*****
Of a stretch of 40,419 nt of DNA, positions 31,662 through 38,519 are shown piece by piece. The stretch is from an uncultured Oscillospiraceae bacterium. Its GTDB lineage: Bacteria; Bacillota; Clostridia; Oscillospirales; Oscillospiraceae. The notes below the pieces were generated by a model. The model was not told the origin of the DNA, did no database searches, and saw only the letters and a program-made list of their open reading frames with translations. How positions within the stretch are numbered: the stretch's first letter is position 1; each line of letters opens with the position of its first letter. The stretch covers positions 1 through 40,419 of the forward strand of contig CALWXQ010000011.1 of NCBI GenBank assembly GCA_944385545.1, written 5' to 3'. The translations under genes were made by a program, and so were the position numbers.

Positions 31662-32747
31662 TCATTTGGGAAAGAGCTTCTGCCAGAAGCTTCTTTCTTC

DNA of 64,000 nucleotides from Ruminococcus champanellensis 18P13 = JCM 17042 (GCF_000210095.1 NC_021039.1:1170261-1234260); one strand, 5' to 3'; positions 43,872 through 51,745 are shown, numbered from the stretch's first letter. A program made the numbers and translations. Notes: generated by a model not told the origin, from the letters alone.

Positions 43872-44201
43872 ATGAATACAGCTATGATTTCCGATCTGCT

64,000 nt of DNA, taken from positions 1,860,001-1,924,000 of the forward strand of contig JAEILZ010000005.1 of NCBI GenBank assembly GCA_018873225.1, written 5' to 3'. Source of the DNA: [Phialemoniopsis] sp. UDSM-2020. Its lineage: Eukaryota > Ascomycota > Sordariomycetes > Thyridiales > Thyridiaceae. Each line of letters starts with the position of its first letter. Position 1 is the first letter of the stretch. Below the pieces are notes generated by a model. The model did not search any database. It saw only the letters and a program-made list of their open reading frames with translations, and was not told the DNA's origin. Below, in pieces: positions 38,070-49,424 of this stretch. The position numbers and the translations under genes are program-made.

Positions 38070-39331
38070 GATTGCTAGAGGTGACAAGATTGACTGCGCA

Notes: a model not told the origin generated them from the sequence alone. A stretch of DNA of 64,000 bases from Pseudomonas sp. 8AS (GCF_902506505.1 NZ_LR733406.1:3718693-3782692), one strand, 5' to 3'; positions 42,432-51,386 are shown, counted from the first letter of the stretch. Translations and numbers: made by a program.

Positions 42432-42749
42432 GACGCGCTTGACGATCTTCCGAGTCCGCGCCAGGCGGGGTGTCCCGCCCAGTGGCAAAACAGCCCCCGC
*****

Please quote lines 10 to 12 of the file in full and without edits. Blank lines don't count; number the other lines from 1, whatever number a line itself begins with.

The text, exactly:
Notes: a model not told the origin generated them from the sequence alone. A stretch of DNA of 64,000 bases from Pseudomonas sp. 8AS (GCF_902506505.1 NZ_LR733406.1:3718693-3782692), one strand, 5' to 3'; positions 42,432-51,386 are shown, counted from the first letter of the stretch. Translations and numbers: made by a program.

Positions 42432-42749
42432 GACGCGCTTGACGATCTTCCGAGTCCGCGCCAGGCGGGGTGTCCCGCCCAGTGGCAAAACAGCCCCCGC